Kiek in de Kök

Tallinn, Estonia

Kiek in de Kök is an artillery tower built between 1475 and 1483. It is 38 m high and has walls 4 m thick. Cannon balls dating back to 1577 are still embedded in its outer walls. Compared to the other Tallinn towers Kiek in de Kök was predominant in its fire power, due to its 27 embrasures for cannons and 30 for handguns

Kiek in de Kök (low German Peep into the Kitchen ) is an old German language nickname for towers, mainly those which were parts of town fortifications. They gained the name from the ability of the tower occupants to literally see what's cooking in the kitchens of nearby houses.

Due to the history of the Hanseatic League and the Teutonic Order, also towers far outside modern Germany bear this name, like in Gdańsk and Tallinn.

20th century restoration work saw the tower and surrounding area returned to a more historical look. The tower now serves as a museum and photographic gallery.

References: Wikipedia, Official Website

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Details

Founded: 1475-1483
Category: Castles and fortifications in Estonia
Historical period: Danish and Livonian Order (Estonia)

Rating

4.5/5 (based on Google user reviews)

User Reviews

Anu K (8 months ago)
This is a huge museum complex, one of my favourites in Tallinn, though not so much for the exhibits, but for the buildings themselves and the atmosphere. I visted alone on a Tuesday afternoon in September and basically had the place to myself to take everything in for a few hours. For €8, you can visit the Bastion Tunnels and Carved Stone Museum (be sure to pre-download the NUMU app with the audio guide - I listened to the Estonian one, also available in English, Finnish and Russian). For €10, you can visit the 4 towers in the medieval town wall - The Kiek in de Kök tower, the Maiden’s Tower (Neitsitorn), the Stable Tower (Tallitorn), the Gate Tower (Väravatorn). Or for €14, you can get the combined ticket; however, I find it that the tunnels and stone museum are best for fall/winter season (as you're already dressed warm) and the towers/medieval walkway are best for spring/summer (as this is when the cafes will be open as well, there are 3: one at the top of the Kiek in de Kök tower, one at the top of the Maiden tower and Dannebrog cafe on the walkway between Maiden and Stable Towers). If you are in a rush and don't have an in-depth interest in the medieval era, you can just take in the view from the outside for free by walking from the Commandant's Garden to the Danish King's Garden and then down the Lühike Jalg steps - then you can make your way down Rüütli street to the Freedom Square, walk up the Mayer stairs and you'll be right back at the Commandant's Garden).
Steinar Johansen (8 months ago)
Well worth a visit. The bastion walk is interesting as it shows the use of the tunnels through history up till modern times. The towers were a bit more basic. But some good views of the city and some nice exhibits along the way. The staff seemed generally a bit perplexed at having visitors. Could perhaps come across as a wee bit more welcoming.
Daniel (9 months ago)
Great museum. Really well laid out. Makes history interesting.
Timur M (9 months ago)
Scary long tunnel is scary but that's about it. The lady in reception was rude af.
Eileen Weed (13 months ago)
It was so much fun hiking up the tower and then wandering down through the lower passages! It took awhile so it was excellent exercise too, and I was a bit worn out at the end of the nearly two hours I spent here. They did a great job with the interesting and informational displays. This was one of the best highlights while in Tallinn so would definitely recommend it! I had a 24-hour Tallinn Pass and was in Tallinn on a 9-hour stopover on a Norwegian Getaway 9-day Baltic Cruise in August 2019. Rick Steves "Scandinavian & Northern European Cruise Ports" Guidebook was a great help and this sight was part of the self-guided "Tallinn Walk" in the book.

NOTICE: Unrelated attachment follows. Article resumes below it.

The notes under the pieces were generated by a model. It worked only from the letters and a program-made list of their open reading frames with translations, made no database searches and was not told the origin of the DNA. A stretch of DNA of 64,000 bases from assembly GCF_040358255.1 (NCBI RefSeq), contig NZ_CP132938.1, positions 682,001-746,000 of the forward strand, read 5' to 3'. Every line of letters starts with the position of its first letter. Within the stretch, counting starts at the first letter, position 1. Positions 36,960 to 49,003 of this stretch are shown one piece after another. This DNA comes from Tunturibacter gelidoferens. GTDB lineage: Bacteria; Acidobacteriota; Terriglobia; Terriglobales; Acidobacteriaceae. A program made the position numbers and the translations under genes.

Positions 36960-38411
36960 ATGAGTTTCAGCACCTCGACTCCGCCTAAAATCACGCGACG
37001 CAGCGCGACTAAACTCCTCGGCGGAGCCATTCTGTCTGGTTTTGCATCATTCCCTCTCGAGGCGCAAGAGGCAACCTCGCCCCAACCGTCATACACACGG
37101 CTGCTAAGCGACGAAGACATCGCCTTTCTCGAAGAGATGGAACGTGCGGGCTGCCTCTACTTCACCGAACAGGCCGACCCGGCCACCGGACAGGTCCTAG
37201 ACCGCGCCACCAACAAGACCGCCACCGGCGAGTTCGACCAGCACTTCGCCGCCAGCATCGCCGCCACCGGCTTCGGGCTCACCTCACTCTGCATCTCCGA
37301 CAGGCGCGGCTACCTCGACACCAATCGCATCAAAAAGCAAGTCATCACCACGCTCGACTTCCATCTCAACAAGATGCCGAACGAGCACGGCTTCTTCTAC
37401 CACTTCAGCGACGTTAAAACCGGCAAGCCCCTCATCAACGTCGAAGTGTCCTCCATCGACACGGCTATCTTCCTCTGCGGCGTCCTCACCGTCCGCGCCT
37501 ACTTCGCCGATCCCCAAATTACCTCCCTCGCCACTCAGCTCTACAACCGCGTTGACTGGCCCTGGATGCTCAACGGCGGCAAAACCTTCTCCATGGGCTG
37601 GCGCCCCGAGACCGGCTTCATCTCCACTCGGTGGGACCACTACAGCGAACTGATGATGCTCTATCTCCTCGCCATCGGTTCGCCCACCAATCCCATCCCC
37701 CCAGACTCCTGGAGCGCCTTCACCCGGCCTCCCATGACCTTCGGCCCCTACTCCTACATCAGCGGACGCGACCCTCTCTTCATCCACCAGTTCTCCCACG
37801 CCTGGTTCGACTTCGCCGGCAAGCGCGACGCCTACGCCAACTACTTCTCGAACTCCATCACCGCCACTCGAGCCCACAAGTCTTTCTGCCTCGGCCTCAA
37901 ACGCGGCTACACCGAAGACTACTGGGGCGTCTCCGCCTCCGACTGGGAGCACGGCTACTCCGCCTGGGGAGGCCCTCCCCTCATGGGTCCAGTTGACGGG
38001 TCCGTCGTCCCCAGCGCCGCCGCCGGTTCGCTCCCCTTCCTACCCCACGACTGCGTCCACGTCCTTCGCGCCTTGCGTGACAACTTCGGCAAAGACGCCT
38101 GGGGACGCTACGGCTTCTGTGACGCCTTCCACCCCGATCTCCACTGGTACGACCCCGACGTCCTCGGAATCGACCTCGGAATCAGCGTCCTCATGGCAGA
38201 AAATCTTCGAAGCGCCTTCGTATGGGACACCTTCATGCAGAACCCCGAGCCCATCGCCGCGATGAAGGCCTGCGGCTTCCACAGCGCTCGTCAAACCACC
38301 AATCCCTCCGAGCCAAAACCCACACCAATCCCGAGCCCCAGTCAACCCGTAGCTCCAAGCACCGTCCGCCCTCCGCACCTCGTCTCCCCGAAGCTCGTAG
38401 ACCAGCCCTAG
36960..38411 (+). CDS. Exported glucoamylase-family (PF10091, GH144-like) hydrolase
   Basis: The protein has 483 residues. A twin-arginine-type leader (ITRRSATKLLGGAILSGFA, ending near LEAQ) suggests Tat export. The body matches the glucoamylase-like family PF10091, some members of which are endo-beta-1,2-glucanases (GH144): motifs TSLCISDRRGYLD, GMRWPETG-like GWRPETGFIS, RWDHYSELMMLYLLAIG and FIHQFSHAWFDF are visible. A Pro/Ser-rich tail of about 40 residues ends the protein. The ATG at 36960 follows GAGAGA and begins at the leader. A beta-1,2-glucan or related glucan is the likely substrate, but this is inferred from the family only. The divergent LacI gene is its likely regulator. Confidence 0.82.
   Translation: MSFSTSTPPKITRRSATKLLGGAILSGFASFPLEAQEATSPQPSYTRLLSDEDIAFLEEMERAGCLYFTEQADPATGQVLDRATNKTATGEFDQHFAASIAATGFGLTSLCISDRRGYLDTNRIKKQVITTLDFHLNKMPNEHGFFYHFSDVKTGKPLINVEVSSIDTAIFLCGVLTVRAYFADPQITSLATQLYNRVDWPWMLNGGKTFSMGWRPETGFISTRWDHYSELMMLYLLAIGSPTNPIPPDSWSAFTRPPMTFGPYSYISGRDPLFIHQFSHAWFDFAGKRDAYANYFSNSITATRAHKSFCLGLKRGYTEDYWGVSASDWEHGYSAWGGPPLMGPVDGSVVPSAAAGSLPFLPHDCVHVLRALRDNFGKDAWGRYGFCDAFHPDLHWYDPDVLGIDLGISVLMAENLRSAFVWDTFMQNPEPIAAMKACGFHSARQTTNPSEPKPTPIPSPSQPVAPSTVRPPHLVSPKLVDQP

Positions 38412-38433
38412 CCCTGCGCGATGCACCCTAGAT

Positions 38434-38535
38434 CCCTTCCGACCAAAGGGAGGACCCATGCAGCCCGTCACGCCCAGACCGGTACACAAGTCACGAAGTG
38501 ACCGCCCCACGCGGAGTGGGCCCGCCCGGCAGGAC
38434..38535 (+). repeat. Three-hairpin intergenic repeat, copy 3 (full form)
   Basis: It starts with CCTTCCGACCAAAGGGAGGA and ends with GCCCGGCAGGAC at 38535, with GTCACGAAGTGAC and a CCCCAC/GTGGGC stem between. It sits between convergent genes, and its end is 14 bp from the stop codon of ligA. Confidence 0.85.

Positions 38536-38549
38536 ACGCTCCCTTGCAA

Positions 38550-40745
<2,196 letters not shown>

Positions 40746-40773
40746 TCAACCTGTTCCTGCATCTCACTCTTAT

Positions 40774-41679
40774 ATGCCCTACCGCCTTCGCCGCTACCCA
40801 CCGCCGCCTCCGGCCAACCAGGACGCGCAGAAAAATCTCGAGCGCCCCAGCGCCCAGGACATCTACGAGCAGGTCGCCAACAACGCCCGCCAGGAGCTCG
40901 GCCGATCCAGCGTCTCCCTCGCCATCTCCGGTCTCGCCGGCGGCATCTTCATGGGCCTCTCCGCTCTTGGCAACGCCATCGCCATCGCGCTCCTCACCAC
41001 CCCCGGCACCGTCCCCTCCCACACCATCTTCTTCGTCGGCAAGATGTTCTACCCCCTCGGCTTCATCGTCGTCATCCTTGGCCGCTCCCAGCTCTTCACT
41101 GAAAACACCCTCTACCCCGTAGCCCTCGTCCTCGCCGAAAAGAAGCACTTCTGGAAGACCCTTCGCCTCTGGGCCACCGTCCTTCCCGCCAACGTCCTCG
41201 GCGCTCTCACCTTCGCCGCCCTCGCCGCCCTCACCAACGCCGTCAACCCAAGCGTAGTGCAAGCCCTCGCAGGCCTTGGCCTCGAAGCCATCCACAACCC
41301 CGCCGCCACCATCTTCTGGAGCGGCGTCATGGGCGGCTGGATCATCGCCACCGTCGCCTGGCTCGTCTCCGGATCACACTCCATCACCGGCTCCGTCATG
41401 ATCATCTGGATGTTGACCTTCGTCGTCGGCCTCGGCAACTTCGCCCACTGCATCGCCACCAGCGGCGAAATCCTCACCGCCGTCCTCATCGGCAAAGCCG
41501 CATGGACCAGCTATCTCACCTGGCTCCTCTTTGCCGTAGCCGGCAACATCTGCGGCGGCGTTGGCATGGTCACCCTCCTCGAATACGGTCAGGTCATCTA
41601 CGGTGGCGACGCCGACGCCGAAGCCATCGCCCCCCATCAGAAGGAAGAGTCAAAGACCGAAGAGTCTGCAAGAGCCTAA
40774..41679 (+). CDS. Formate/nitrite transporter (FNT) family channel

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Pembroke Castle is a Norman castle, founded in 1093. It survived many changes of ownership and is now the largest privately owned castle in Wales. It was the birthplace of Henry Tudor (later Henry VII of England) in 1457.

Pembroke Castle stands on a site that has been occupied at least since the Roman period. Roger de Montgomerie, 1st Earl of Shrewsbury founded the first castle here in the 11th century. Although only made from earth and wood, Pembroke Castle resisted several Welsh attacks and sieges over the next 30 years. The castle was established at the heart of the Norman-controlled lands of southwest Wales.

When William Rufus died, Arnulf de Montgomery joined his elder brother, Robert of Bellême, in rebellion against Henry I, William's brother and successor as king; when the rebellion failed, he was forced to forfeit all his British lands and titles. Henry appointed his castellan, but when the chosen ally turned out to be incompetent, the King reappointed Gerald in 1102. By 1138 King Stephen had given Pembroke Castle to Gilbert de Clare who used it as an important base in the Norman invasion of Ireland.

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In 1648, at the beginning of the Second Civil War, Pembroke's commander Colonel John Poyer led a Royalist uprising. Oliver Cromwell came to Pembroke on 24 May 1648 and took the castle after a seven-week siege. Its three leaders were found guilty of treason and Cromwell ordered the castle to be destroyed. Townspeople were even encouraged to disassemble the fortress and re-use its stone for their purposes.

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Architecture

The castle is sited on a strategic rocky promontory by the Milford Haven Waterway. The first fortification on the site was a Norman motte-and-bailey. It had earthen ramparts and a timber palisade.

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